The statewide survey is the first to look at how connected and involved parents are with their children’s schools. It comes at a time when parents have been given a role by the State Legislature to provide input into how state education funds are spent through the Local Control Funding Formula now being implemented in schools across the state. Signed in July by Gov. Jerry Brown, the law also names parent involvement as one of several priority areas that schools must focus on.

The California Endowment underwrote the survey of 1,003 parents, conducted via telephone by the polling firm Fairbank, Maslin, Maullin, Metz & Associates Nov. 5-12.

Survey results

Fifty-seven percent of parents reported knowing “nothing at all” about the new funding formula, compared to 9 percent who said they knew “a great deal” about it, underscoring the challenge school districts and parent organizations face in educating parents about the new reforms.

Once parents were given a brief summary, 75 percent expressed support for the reforms, and one in 10 said he or she opposed them. Three-quarters (76 percent) said they were “very” or “somewhat” involved in their children’s schools, with close to one-third (30 percent) reporting that they were very involved. Most gave favorable ratings – an A or B grade – to their children’s schools, and most reported high levels of communication with them.

“Contrary to popular perceptions of many parents being disengaged from their child’s schools, the fact that parents are already involved in their child’s school, and feel welcome there, presents a good foundation for them to become involved in California’s new funding law,” said EdSource Executive Director Louis Freedberg.

Diversity of opinions

The survey revealed distinct differences between high-income and low-income parents, including:

• Nearly four in 10 parents (39 percent) who reported incomes of $100,000 or more describe themselves as “very involved,” compared with 24 percent of those reporting incomes of $30,000 or less.

• Forty-three percent of parents with incomes higher than $100,000 gave their children’s schools an A, compared with only 25 percent of parents with incomes of under $30,000.

• Thirty-nine percent of low-income parents felt that only a small group of parents had the opportunity to engage in decision-making at their children’s schools, compared with 19 percent of high-income parents.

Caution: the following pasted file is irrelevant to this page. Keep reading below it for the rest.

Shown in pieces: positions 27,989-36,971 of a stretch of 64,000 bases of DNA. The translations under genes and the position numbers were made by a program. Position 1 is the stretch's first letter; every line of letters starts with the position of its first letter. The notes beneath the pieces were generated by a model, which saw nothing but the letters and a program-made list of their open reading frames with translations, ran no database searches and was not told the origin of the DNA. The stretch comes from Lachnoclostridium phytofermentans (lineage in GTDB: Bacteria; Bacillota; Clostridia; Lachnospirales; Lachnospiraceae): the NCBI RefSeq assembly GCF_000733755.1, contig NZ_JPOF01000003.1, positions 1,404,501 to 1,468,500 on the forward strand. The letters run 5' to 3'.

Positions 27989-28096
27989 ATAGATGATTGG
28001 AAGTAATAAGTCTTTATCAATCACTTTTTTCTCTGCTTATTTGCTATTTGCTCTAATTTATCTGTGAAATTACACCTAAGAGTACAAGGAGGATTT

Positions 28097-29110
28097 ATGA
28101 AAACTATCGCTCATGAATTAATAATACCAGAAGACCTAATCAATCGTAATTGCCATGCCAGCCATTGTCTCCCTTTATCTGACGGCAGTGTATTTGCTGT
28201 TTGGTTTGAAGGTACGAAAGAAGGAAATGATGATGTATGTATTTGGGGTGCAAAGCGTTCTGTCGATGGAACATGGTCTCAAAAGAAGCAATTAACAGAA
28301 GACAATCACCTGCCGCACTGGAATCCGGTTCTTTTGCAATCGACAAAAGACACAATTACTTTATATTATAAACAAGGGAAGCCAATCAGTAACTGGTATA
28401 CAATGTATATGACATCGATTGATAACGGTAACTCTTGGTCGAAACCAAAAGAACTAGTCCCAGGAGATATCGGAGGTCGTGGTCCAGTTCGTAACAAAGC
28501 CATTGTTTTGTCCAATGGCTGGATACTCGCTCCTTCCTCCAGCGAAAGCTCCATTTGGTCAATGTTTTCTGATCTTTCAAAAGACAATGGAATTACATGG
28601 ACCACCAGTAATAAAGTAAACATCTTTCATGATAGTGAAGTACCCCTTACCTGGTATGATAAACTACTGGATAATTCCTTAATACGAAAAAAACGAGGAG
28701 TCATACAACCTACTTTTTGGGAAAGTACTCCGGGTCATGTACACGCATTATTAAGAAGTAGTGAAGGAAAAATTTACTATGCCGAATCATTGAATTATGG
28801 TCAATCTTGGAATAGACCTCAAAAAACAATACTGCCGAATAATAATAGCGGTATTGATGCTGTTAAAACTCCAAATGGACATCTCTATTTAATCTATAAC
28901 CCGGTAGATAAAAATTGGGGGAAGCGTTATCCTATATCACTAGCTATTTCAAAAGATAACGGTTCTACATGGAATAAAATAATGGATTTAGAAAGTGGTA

According to Freedberg, the differences suggest that schools will have to work harder to engage low-income parents – whose children are one of the targets of the new funding legislation – in their schools.

“Because of what we know about the strong link between parent involvement and academic outcomes, it is reassuring that parents from all income levels want to be involved,” he said. “The challenge facing California’s education leaders is how to ensure that all of them have the opportunity to do so.”

Parents cited lack of time and conflicting work schedules as the major obstacles in getting more involved in giving input on how the funds will be spent.

They also said there were several steps schools could take to increase their involvement, including giving plenty of advance notice and assuring them that they would have a meaningful voice in the process. Nearly half said child care at meetings would also make a difference, and a smaller number said transportation and translations from English would help.

Most parents said they participate in a wide range of activities in their children’s schools. A smaller proportion reported that they attend school board meetings (30 percent) or participate in school site councils or other school or district committees (24 percent).

Parents also said they received much of their information about their children’s schools through their children. Other less dominant information sources included conversations with their children’s teachers and school newsletters. As schools develop communication strategies around the school funding law, the importance of children as a major conduit of information cannot be underestimated.

For more information, visit edsource.org.